5 Practical Improvisation Tips for Chord Progressions

If you start writing by trying to improvise random progressions, you’re likely wasting a lot of time.


Written by Gary Ewer, author of “The Essential Secrets of Songwriting” 6-ebook Bundle.


Improvising guitar chordsThere’s nothing random about a good chord progression. Those with some knowledge of music theory will know that. If it sounds good, there are real, identifiable reasons for that.

That makes it sound as though improvising chord progressions isn’t going to do you much good, but that’s not necessarily true. True enough, it isn’t going to do you much good if improvising means strumming any chord that comes into your mind. That will only eventually work if you have a lot of time to waste.

If you like improvising on chords as a first step to songwriting, here’s a list of ideas that can get your creative juices flowing, and will also maximize your time:

  1. Use published chord charts as a first step. Using chord progressions that have already been written down and “tested” saves you a lot of time. The best chord progressions are predictable (in the best sense of that word), and so why try to reinvent the wheel? There are lots of books out there with hundreds of chords ready for you to use.
  2. Modify a working progression to create something unique. If using chord charts worries you because you fear you’re going to miss creating something unique or exciting, you’re missing the point of what makes a progression unique. Take a close look at any progression you’ve heard and enjoyed for its innovation, and you’ll probably find that it’s only 1 or 2 chords in that progression that are particularly ear-catching. The rest is pretty normal. So the best way to proceed is to take a working, simple progression, play it a few times, and then start improvising unique replacements for chords, one chord at a time. For example, something simple like this: C Am Dm G C can become C Am Bb G C, or C Bb Dm G C, etc.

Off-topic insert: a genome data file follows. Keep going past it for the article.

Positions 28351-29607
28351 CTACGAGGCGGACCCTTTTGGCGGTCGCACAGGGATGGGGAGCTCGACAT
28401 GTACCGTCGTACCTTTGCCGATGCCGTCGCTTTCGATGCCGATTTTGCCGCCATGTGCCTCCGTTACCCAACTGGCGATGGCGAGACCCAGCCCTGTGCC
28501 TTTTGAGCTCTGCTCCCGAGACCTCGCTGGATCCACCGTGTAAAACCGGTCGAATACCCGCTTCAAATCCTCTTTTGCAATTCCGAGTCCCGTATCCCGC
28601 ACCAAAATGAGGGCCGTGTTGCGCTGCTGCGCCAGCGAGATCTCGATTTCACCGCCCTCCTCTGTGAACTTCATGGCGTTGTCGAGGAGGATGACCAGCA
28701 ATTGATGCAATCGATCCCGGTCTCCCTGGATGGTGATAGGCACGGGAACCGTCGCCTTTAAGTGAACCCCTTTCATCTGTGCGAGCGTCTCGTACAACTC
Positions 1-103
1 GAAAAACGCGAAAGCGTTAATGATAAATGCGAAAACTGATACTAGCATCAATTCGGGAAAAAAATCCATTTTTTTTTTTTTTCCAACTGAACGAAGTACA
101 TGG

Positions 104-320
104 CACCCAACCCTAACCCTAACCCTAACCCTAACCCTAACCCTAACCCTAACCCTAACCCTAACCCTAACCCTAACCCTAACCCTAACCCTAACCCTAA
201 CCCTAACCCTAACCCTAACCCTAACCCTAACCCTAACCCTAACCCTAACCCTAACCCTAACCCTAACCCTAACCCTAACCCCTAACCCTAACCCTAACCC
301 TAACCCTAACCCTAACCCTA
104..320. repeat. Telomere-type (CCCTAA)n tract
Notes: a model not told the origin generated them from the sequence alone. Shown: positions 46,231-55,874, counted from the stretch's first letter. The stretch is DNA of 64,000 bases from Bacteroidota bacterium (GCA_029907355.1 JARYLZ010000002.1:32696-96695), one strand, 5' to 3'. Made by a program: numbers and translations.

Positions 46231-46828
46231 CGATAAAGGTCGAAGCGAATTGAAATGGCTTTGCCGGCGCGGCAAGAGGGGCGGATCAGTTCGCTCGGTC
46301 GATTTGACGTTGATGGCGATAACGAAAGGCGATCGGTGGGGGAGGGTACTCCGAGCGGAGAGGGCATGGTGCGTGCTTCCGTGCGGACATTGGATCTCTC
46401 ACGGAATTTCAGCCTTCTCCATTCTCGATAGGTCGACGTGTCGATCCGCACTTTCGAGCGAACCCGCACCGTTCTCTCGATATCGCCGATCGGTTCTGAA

3. Improvise short progressions by using long progressions as a starting point. Try this: create a long progression – something like 7 or 8 chords in length, like this: C F Am G F G C (I IV vi V IV V I). Now, start with the final chord, jump backward into the progression to a chord near the middle, and then play forward (normally) through the progression. If the 7 or 8 chords make a good progression, then any part of that progression, from any midpoint to the end, will also work.
  4. Improvise short progressions by extracting 2 or 3 chords out of the middle of a long progression. If a long progression works, 2 or 3 chords from the middle will also work. So in other words, take the progression in Tip #3 above, extract the 3 chords Am G F, and try moving back and forth between those 3 chords before continuing onward.
  5. Steal progressions from great songs as a starting point. Chords are not typically protected by copyright, so take a progression that you really like from a song that you love, and modify it as in Tip #4.

The idea behind these tips is to give you something that works as a starting point. That eliminates a lot of time wasted trying to find a progression that works in the first place. Once you’ve got chords that you like, use them to help create a melody by reading this post.


Gary EwerWritten by Gary Ewer. Follow on Twitter.

“The Essential Secrets of Songwriting” 6-eBook Bundle looks at songwriting from every angle, and has been used by thousands of songwriters. How to use chords, write melodies, and craft winning lyrics. (And you’ll receive a FREE copy of “From Amateur to Ace: Writing Songs Like a Pro.“)

Posted in Chord Progressions and tagged , , , , , , , .

Leave a Reply

Your email address will not be published. Required fields are marked *

This site uses Akismet to reduce spam. Learn how your comment data is processed.